The global mindfulness of the phenomenon of climate change together with the anticipated scarcity of conventional energy resources have prompted many countries around the world to develop a more sustainable energy systems to cater for development and growth.
Renewable energy provides a safe and feasible option for the provision of a clean and environment friendly energy. In line with broad international consensus and the policies of most developed countries to embrace RE resources as a better source of energy, Waste water according to the SmithGroupJJR research team is a secure and economical source of renewable energy for the next generation of green buildings. The most important factor realised by this team is that this energy is easily accessible i.e. It already flows through pipes right beneath our feet.
According to Don Posson (a representative of the group), Lexicographers trace the old saying “waste not, want not” back to late 18th century England but it took the engineers a couple of centuries to catch on and finally embrace a literal interpretation of the adage. The research observed that as much as 40 to 50% of a building’s energy literally goes down the drain every day. When the water we heat for cooking, cleaning, bathing and washing our clothes, among other uses, enters a sewer system, it helps to heat the wastewater flowing through that system to an average temperature of 60-70 degrees F, thereby creating a stable, flowing geothermal source of energy that until now has been wasting.
The question is: what if the wasted energy could be recovered and recycled back into our buildings for heating and cooling purposes? The Washington DC Water’s new state-of-the-green-art headquarters on the banks of the Anacostia River in the southeast is set to make this work in 2018.
IT IS TIME for the Nigerian Government to rethink its own energy policies. There exists a vast biomass potential in the form of biocrops and fuelwood, biogas, wind, solar and small hydro in Nigeria, albeit being grossly underutilized.
As observed in quite a number of successful countries in promoting RE such as Denmark, Germany, USA, China and Japan, a strong and long-term commitment from the government is crucial in implementing any kind of policies which will lead to efficacious renewable energy development.
The initial research by the Skanska + SmithGroupJJR team indicated that there were two types of technology in use around the world to convert the waste water into energy:
1. in-line systems with underground energy exchange piping systems, and
2. Off-line systems utilizing pumped wastewater and above ground heat exchangers.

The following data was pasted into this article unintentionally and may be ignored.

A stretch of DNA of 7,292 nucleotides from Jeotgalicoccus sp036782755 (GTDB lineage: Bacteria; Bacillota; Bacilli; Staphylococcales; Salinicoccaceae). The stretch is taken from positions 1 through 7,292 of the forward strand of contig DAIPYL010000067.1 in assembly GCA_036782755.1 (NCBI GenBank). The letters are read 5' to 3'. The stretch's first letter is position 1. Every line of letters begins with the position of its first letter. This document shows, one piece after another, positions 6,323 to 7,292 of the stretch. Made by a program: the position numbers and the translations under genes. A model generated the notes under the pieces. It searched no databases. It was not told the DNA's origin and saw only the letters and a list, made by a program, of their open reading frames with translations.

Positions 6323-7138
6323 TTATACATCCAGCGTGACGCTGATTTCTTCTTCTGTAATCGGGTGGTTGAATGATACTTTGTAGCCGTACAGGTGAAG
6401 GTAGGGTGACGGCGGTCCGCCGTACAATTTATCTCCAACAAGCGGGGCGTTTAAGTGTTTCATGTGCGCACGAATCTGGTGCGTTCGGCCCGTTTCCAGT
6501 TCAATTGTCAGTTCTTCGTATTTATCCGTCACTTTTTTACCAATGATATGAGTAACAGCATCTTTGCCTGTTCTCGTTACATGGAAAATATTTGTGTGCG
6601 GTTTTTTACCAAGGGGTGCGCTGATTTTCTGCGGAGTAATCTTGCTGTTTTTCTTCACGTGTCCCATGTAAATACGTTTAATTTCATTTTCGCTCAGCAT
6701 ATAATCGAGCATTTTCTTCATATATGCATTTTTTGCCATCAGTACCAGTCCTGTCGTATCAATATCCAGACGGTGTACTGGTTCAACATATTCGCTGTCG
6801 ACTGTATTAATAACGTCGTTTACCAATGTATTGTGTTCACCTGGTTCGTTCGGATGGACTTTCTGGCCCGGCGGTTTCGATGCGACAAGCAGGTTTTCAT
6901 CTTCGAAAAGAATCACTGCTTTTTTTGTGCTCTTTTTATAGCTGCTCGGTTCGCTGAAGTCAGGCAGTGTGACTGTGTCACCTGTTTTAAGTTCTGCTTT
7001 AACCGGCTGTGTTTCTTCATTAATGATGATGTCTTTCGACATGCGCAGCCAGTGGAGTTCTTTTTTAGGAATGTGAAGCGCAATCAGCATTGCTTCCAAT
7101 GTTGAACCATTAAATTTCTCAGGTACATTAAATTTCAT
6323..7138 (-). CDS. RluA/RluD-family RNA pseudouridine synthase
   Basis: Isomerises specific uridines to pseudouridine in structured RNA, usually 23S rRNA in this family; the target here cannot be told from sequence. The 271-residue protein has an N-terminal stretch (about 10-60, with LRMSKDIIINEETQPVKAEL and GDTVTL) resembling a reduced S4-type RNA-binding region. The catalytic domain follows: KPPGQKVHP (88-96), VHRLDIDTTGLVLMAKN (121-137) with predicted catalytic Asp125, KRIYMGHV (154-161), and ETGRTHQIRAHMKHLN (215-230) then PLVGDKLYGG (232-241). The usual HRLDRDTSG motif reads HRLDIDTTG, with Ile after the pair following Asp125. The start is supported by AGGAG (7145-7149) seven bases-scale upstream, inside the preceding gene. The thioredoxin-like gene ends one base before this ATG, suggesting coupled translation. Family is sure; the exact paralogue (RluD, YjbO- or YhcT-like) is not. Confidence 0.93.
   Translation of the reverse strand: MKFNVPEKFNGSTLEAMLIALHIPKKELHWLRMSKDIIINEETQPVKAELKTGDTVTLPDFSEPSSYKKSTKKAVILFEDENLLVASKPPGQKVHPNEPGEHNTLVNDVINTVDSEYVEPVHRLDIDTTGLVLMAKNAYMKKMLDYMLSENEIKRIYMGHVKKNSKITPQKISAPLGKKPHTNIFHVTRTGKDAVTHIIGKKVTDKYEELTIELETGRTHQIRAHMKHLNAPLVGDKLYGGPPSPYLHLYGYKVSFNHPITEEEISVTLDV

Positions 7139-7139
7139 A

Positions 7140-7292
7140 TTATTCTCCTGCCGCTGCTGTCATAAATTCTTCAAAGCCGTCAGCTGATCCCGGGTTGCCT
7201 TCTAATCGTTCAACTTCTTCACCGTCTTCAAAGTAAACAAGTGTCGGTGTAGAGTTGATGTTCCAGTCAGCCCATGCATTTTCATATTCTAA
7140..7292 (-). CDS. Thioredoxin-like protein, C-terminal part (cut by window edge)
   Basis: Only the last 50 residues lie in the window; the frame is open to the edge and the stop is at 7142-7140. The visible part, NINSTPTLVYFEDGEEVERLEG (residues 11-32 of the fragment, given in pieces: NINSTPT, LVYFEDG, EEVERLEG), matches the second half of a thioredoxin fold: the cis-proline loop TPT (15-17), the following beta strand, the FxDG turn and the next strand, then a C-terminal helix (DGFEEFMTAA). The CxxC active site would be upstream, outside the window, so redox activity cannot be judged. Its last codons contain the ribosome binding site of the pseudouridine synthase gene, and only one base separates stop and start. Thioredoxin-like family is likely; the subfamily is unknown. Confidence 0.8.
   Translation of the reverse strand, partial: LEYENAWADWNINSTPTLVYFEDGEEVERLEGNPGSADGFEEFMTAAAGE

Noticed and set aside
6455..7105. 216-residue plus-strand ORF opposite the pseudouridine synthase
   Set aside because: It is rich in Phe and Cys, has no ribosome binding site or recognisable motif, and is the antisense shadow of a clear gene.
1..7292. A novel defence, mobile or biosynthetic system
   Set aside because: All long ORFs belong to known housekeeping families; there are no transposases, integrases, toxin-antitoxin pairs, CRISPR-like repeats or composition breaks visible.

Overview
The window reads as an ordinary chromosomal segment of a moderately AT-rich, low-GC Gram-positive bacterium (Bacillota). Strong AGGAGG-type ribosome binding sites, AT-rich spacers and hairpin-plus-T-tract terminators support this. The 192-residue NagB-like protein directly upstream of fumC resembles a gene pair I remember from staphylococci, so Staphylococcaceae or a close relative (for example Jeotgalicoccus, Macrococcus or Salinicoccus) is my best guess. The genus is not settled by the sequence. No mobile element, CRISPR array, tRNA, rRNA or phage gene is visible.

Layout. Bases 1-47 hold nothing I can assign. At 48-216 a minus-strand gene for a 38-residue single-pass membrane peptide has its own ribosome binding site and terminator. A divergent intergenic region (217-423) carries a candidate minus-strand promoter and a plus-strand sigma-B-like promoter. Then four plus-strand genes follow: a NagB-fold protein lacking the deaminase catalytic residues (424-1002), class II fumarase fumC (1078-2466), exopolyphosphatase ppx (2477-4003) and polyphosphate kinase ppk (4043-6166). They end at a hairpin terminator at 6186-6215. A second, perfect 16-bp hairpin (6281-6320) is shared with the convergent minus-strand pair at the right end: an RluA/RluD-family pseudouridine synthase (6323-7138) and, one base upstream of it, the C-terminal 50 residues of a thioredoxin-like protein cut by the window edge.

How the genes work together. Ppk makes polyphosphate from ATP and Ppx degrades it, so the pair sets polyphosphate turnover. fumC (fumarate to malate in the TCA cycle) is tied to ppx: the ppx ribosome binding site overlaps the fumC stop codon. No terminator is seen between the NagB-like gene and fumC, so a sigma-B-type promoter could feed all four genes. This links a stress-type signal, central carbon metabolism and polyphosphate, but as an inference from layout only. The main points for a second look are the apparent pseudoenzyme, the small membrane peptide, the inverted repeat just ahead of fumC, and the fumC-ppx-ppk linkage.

This technology is comparatively simple and cost effective. The process is similar in both cases. Raw wastewater passes through a separator, which removes solid waste and sends it back to the sewer. The liquid waste then passes through a heat exchanger, which extracts its thermal energy to heat a separate stream of clean fluid. The heat-depleted wastewater returns to the sewer, while a heat pump distributes the clean fluid throughout a building in much the same way as a conventional boiler and radiator system works.
The difference is that in-line systems install exchangers on the invert side of the sewer pipes themselves, which requires pipes with a larger diameter than those found in most existing and older municipal sewer systems. In those systems – with Washington, DC being a case in point—a building’s wastewater is first collected in a well or pit before being pumped through a conventional heat exchanger equipped with a filtering system to separate solid and liquid wastes.
This technology is a breakthrough that the Nigerian energy systems can adopt and put to good use. The technology produces a lot of biogas which is a bacterial decomposition of organic matter in the absence of air, by the biodegradation of organic material under anaerobic conditions. Some of the biogas raw materials are animal dung, industrial wastes, household wastes and air dry crop residues. The mixture of different types of wastes produces more biogas energy.
Biogas is practically suitable for a variety of applications in the agriculture, household and industrial sectors. Its utilization instead of diesel, fuelwood, charcoal, and kerosene reduces GHG emissions. In addition, it exhibits no risk to health; does not have offensive odor and it burns with a clean bluish, spotless flame thereby making it non-messy to cooking utensils and kitchens.
Identified feedstock substrate is considered an economically feasible biogas program in Nigeria that includes dung, water hyacinth, cassava leaves, solid (including industrial) waste, water lettuce, urban refuse, agricultural residues and sewage.
Nigeria produces about 227,500 t of fresh animals daily and regrettably, renewable energy resources are presently disregarded from the energy supply mix in Nigeria, and yet have a modest share in future energy plans, albeit having a remarkable potential. This may lead to a risky situation of falling into a fossil fuel trap. With the near depletion of the fossil fuels in Nigeria, the prospect of sliding into a severe energy crisis seems inevitable.